The Collatz sequence is also called the "3n + 1" sequence because it is generated by starting with any positive number and following just two simple rules: If it's even, divide it by two, and if it's odd, triple it and add one. Hence, "3n + 1." Follow those two rules over and over, and the conjecture states that, regardless of the starting number, you will always eventually reach the number one.

For example, start with the number seven. It's an odd number, so you give it the old 3n + 1 treatment, which equals 22. That's an even number, which means you've got to cut it in half, which gives us 11. Here's the calculation for rest of the sequence:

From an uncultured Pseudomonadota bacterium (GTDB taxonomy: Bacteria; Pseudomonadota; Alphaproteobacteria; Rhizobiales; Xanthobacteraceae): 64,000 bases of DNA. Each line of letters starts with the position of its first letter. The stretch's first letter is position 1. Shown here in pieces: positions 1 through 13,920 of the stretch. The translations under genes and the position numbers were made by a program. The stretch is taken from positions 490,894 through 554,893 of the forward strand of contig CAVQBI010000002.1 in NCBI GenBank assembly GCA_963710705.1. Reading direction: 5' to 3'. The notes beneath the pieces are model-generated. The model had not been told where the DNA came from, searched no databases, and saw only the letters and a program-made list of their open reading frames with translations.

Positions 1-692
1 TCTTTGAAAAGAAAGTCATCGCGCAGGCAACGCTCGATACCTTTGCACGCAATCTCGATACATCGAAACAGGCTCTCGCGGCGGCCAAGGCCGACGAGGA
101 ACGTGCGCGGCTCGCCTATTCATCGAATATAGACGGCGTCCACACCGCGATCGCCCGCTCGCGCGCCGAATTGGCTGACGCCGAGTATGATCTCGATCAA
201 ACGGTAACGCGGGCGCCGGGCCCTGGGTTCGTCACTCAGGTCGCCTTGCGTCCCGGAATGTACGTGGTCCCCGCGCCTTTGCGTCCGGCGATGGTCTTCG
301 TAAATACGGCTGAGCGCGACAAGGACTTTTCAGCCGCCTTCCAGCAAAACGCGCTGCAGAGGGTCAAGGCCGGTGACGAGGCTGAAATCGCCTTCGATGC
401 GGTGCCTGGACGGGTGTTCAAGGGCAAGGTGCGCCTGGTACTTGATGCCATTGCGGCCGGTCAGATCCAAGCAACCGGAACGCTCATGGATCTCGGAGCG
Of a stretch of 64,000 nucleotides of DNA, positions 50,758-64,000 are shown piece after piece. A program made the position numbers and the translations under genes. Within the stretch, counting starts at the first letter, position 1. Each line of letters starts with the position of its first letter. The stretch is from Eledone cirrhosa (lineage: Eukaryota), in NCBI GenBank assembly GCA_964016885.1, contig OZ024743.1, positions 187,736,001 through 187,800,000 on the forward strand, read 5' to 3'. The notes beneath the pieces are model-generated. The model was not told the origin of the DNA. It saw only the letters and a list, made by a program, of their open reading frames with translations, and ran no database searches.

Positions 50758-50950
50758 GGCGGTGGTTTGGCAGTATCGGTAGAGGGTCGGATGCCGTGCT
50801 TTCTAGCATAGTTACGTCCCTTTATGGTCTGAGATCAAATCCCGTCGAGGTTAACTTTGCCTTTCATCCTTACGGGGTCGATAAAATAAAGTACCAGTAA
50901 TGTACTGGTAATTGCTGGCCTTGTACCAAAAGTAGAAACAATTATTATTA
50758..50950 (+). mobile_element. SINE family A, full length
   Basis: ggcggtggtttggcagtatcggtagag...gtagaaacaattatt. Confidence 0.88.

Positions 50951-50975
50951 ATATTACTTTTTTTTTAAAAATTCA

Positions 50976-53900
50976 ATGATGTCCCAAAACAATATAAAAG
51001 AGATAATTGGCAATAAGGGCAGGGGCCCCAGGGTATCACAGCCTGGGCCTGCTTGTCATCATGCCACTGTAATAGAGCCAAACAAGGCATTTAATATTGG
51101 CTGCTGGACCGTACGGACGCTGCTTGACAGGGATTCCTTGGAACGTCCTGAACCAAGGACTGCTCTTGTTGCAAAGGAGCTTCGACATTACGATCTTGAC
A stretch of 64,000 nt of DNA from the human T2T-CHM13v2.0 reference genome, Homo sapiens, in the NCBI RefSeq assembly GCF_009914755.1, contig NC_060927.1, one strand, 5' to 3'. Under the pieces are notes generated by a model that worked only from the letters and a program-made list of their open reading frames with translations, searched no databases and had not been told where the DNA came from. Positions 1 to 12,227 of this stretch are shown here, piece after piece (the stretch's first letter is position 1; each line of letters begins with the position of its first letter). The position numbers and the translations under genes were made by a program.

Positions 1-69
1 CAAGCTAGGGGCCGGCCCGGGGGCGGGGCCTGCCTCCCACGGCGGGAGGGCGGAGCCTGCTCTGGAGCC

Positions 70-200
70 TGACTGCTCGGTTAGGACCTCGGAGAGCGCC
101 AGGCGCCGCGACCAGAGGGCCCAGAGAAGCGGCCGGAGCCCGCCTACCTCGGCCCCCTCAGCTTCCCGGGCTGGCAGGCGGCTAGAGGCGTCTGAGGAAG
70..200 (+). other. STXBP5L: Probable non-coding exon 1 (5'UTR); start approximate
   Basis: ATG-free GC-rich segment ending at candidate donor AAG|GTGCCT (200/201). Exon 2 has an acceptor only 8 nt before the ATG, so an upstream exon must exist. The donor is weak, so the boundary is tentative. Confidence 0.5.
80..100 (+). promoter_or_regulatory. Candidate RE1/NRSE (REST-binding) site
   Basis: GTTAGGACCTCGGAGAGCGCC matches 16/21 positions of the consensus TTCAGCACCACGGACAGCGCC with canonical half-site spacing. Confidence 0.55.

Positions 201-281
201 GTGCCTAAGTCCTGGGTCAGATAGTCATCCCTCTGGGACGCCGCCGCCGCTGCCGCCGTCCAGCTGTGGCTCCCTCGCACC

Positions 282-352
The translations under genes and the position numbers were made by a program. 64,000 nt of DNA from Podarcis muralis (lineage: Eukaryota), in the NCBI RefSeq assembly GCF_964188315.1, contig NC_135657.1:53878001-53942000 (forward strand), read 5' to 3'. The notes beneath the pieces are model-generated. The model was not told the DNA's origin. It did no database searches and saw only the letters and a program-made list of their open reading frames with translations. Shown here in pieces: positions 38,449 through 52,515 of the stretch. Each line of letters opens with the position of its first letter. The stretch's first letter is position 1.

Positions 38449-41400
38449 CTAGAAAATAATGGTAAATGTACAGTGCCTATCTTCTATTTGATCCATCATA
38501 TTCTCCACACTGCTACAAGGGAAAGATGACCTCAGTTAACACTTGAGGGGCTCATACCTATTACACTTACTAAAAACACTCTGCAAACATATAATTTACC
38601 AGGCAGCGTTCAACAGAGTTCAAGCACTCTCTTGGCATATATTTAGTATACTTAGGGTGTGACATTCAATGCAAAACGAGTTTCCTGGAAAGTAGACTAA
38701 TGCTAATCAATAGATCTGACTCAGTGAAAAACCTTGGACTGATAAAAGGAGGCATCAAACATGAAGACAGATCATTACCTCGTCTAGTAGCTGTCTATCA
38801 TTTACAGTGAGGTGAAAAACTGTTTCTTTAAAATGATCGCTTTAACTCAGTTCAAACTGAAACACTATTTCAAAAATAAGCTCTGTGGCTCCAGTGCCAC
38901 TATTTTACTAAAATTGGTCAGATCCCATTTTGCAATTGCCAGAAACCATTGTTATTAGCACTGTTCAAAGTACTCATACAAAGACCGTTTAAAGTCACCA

**11 x 3 = 33 + 1 = 34**

34 / 2 = 17

17 x 3 = 51 + 1 = 52

52 / 2 = 26

26 / 2 = 13

13 x 3 = 39 + 1 = 40

40 / 2 = 20

20 / 2 = 10

10 / 2 = 5

5 x 3 = 15 + 1 = 16

16 / 2 = 8

8 / 2 = 4

4 / 2 = 2

2 / 2 = 1

So, if you start with the number seven, the Collatz sequence is 7, 22, 11, 34, 17, 52, 26, 13, 40, 20, 10, 5, 16, 8, 4, 2, 1. If you do it again from the number one, an odd number, you multiply by three and add one. From there you get four, which quickly reduces back to one. This begins the loop that never ends.